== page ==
Samantha was adopted right away by a couple in the congregation, and, eventually, Moore was adopted by relatives of the couple.

"Because we were basically adopted into the same family, we're cousins by law now, not sisters,” she said. “Her mom and dad are my aunt and uncle and vice versa. I remember asking my aunt, 'Why didn't you adopt me, too?' She told me she thought that being a single child would be a better fit for me.”

Although Moore is forever grateful to her adoptive parents, Billy and Missy Smith, it took years, she said, before she stopped feeling like a victim of her childhood.

“When I was in the second grade, before my mother decided she didn’t want us, I used to wear my pants inside out every other day, because I only had one pair,” Moore said. “We were very poor — we had nothing. For years, I carried the story with me that nobody wanted me, and I often pushed people away.”

When she became a mother, first to her son Emery, who is in the sixth grade, then Avett, Moore, who runs a home-based marketing business, said she realized the importance of loving herself while caring for her sons.

"I had a journey of self-discovery,” she said. “I learned that my self-care is in direct correlation with the success of my children. And with Avett, once I learned about his talent, I knew that it was important to share him with the world.”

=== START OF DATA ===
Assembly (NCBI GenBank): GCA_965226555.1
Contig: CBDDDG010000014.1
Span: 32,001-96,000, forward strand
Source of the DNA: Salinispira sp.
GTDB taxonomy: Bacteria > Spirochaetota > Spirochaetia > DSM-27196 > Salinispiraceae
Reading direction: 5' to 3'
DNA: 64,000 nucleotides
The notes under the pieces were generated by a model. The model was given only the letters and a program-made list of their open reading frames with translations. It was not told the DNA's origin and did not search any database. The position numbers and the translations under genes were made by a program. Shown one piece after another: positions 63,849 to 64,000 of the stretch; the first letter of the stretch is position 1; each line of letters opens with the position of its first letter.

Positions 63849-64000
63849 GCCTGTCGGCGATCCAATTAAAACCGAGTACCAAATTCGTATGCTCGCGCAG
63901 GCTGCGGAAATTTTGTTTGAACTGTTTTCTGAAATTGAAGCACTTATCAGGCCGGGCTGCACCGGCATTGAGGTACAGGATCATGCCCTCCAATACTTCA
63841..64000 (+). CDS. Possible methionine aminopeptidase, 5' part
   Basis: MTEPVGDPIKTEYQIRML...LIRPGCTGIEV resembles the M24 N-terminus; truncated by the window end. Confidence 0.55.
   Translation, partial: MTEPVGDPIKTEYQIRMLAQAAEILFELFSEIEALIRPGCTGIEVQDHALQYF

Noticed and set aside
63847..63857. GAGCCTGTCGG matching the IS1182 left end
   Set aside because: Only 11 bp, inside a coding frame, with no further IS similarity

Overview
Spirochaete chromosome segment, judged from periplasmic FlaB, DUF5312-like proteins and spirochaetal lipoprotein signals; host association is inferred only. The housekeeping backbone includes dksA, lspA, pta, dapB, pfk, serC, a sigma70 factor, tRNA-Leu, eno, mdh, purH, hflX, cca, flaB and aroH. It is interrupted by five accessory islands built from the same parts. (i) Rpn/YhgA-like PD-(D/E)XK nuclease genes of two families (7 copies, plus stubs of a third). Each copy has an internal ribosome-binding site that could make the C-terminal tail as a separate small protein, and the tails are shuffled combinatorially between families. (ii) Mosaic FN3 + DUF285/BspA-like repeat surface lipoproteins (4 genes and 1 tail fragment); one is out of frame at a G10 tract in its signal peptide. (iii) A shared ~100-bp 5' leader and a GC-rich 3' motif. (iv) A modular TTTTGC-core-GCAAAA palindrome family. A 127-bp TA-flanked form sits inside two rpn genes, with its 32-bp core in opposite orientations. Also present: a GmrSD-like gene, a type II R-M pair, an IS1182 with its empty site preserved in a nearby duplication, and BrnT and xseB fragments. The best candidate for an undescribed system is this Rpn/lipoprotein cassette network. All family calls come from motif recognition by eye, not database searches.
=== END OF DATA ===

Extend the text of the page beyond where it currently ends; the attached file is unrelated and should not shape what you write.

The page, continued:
Avett, who is blind in his left eye and has limited vision in his right, progressed rapidly from playing “Twinkle, Twinkle, Little Star” by ear to “Itsy Bitsy Spider” and other children’s songs, Moore said.

“Once he listens to a song, he can play it,” she said. By her son’s second birthday, he could play “Happy Birthday” to himself, and, at age 3, he developed a fascination with Adele.

In February 2017, after Avett asked his mom to make a video of him speaking to Adele and singing her “Hello” song, Moore posted it online, and it quickly flew around the Internet. That video was followed by covers of “Let It Be” by the Beatles, “Total Eclipse of the Heart” by Bonnie Tyler and Meghan Trainor’s “All About That Bass.”

Before he had completed preschool, Moore said, she was receiving requests for him to perform at local schools and community events.

"I’d stand there and watch him perform,” she said. “And I was blown away.”

Avett, who is in first grade and learning to read Braille and walk with a cane, said he is currently on a classical kick.

“I love performing Bach’s Minuet in G,” he said in a phone interview with The Washington Post. “And at my last piano lesson, I told my teacher that I also want to learn the Minuet in G Minor. I’m not as much into Adele anymore.”

He does enjoy rap now, though, said Moore, and almost every night, he records beats in a basement studio with her fiance, Tommy Ferrell.

“His innate ear for music is unlike anything I have ever seen,” said Ferrell, 40, a commercial construction manager who dabbles in music as a hobby.

Avett's mother marvels daily that although he has never read sheet music and often needs help to get around, he has no problem finding the keys on a piano.

“I sometimes have to remind myself: ‘That’s my kid out there,’ ” she said.